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American Indian Place Names

by Borgna Brunner
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The name Tahoe (the lake in California/Nevada) is Washo for "big water."

The state name Utah is from the Ute tribe, meaning "people of the mountains."

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American places have been named after Indian words. In fact, about half of the states got their names from Indian words. The name of Kentucky comes from an Iroquoian word (Kentahten), which means "land of tomorrow." Connecticut's name comes from the Mohican word (Quinnehtukqut), which means "beside the long tidal river." And the word "Podunk," meant to describe a insignificant town out in the middle of nowhere, comes from a Natick Indian word meaning "swampy place."

Alabama: may come from Choctaw meaning "thicket-clearers" or "vegetation-gatherers."

Alaska: corruption of Aleut word meaning "great land" or "that which the sea breaks against."

Arizona: from the Indian "Arizonac," meaning "little spring" or "young spring."

Arkansas: from the Quapaw Indians.

Chicago (Illinois): Algonquian for "garlic field."

Chesapeake (bay): Algonquian name of a village.

Connecticut: from an Indian word (Quinnehtukqut) meaning "beside the long tidal river."

Illinois: Algonquin for "tribe of superior men."

Indiana: meaning "land of Indians."

Iowa: probably from an Indian word meaning "this is the place" or "the Beautiful Land."

Kansas: from a Sioux word meaning "people of the south wind."

Kentucky: from an Iroquoian word "Ken-tah-ten" meaning "land of tomorrow."

Massachusetts: from Massachusett tribe of Native Americans, meaning "at or about the great hill."

Michigan: from Indian word "Michigana" meaning "great or large lake."

Minnesota: from a Dakota Indian word meaning "sky-tinted water."

Mississippi (state and river): from an Indian word meaning "Father of Waters."

Malibu (California): believed to come from the Chumash Indians.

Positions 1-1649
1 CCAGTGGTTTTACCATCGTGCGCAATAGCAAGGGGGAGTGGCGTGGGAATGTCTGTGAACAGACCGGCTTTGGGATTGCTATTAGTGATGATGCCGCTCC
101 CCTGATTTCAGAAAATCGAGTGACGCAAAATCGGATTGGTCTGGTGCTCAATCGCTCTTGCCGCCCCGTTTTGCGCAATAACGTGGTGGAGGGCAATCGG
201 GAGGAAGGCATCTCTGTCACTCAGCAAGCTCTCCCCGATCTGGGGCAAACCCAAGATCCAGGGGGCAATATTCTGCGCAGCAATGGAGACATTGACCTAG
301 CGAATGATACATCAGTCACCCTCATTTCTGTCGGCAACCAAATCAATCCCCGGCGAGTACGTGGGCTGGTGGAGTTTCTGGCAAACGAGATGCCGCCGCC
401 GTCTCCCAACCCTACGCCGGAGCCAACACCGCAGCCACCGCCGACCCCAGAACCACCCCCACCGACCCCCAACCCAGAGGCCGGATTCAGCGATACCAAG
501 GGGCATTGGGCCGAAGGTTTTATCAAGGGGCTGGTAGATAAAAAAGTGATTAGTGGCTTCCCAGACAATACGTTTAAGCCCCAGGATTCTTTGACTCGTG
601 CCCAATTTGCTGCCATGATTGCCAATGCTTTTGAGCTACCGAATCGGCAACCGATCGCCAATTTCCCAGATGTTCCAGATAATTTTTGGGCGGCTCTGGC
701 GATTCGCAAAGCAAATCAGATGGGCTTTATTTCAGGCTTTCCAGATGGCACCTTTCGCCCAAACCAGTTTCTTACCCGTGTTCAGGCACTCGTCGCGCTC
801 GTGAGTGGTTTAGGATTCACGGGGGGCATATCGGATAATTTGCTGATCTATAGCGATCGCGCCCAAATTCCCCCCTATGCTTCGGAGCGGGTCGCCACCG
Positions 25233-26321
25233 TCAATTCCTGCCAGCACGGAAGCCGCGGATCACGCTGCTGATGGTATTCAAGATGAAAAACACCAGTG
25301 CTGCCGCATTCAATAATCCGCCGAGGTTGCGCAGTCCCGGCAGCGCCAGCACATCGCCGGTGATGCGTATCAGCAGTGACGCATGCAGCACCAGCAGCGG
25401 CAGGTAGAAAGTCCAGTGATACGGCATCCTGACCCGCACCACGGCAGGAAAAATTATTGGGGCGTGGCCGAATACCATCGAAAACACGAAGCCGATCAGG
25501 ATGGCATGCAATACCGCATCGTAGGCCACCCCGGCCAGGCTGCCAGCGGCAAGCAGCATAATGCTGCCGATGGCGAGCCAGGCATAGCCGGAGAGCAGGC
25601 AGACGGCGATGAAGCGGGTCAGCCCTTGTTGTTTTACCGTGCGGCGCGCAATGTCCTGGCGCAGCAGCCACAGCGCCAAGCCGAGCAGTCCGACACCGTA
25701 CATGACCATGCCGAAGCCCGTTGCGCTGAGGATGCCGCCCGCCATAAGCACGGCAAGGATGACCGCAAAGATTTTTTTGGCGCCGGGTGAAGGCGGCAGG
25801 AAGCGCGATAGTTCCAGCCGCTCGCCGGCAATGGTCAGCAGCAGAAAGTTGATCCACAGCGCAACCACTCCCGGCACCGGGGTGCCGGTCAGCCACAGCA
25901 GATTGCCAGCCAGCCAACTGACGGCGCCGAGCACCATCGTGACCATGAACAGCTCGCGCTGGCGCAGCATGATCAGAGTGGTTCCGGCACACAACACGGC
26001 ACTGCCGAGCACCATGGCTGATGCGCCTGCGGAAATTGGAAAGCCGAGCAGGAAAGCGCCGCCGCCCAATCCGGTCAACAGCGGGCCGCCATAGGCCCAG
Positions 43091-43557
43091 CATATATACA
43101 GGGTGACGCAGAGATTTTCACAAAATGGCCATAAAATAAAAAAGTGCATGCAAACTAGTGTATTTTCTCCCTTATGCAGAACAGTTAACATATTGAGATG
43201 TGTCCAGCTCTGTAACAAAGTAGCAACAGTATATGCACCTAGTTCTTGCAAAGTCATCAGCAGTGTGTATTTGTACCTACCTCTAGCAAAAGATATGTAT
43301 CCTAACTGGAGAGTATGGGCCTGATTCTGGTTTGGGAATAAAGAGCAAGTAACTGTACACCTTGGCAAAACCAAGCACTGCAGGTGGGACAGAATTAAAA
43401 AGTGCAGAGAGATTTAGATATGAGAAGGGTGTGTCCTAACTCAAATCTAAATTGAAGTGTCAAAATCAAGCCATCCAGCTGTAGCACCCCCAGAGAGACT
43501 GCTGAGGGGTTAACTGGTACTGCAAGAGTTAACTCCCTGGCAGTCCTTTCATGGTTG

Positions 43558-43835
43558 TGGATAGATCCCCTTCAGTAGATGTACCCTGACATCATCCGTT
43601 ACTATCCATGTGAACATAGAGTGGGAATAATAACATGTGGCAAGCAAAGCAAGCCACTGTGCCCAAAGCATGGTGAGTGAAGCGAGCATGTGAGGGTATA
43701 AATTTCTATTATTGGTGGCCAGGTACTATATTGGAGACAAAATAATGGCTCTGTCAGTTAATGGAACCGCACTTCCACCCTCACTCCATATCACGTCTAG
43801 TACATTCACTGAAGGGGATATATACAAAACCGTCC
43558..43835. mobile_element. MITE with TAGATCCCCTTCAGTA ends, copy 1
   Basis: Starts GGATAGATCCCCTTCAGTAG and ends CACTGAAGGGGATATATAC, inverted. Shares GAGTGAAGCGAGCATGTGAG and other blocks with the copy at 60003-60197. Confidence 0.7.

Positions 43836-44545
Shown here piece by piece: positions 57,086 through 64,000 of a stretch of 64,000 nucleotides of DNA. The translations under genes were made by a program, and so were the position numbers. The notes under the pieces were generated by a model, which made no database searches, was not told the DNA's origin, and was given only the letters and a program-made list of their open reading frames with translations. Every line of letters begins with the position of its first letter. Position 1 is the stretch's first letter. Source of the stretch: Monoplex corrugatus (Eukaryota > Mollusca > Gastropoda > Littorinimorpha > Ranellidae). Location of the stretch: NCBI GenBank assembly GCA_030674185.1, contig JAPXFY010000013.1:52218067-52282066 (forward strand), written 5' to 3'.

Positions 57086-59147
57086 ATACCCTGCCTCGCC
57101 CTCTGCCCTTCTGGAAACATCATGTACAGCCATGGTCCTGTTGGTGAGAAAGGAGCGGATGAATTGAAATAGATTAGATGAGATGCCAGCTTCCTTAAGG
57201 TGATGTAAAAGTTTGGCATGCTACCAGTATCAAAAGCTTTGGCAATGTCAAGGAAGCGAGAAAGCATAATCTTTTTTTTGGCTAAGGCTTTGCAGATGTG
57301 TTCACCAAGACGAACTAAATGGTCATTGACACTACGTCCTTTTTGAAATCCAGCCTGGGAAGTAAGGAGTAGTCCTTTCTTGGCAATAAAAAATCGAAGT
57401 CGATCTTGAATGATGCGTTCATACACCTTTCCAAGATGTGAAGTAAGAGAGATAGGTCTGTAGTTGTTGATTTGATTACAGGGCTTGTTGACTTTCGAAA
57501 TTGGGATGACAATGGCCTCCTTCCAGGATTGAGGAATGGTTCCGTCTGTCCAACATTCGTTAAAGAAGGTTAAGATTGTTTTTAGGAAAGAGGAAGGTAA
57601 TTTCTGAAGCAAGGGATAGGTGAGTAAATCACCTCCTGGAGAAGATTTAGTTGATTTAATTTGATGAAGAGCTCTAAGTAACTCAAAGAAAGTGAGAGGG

Manhattan (New York): Algonquian, believed to mean "isolated thing in water."

Milwaukee (Wisconsin): Algonquian, believed to mean "a good spot or place."

Missouri: named after the Missouri Indian tribe. "Missouri" means "town of the large canoes."

Narragansett (Rhode Island): named after the Indian tribe.

Nebraska: from an Oto Indian word meaning "flat water."

Niagara (falls): named after an Iroquoian town, "Ongiaahra."

North Dakota: from the Sioux tribe, meaning "allies."

Ohio: from an Iroquoian word meaning "great river."

Oklahoma: from two Choctaw Indian words meaning "red people."

Pensacola (Florida): Choctaw for "hair" and "people."

Roanoke (Virginia): Algonquian for "shell money" (Indian tribes often used shells that were made into beads called wampum, as money).

Saratoga (New York): believed to be Mohawk for "springs (of water) from the hillside."

South Dakota: from the Sioux tribe, meaning "allies."

Sunapee (lake in New Hampshire): Pennacook for "rocky pond."

Tahoe (lake in California/Nevada): Washo for "big water."

Tennessee: of Cherokee origin; the exact meaning is unknown.

Texas: from an Indian word meaning "friends."

Utah: from the Ute tribe, meaning "people of the mountains."

Wisconsin: French corruption of an Indian word whose meaning is disputed.

Wyoming: from the Delaware Indian word, meaning "mountains and valleys alternating"; the same as the Wyoming Valley in Pennsylvania.

Source: O Brave New Words! Native American Loanwords in Current English, by Charles L. Cutler.




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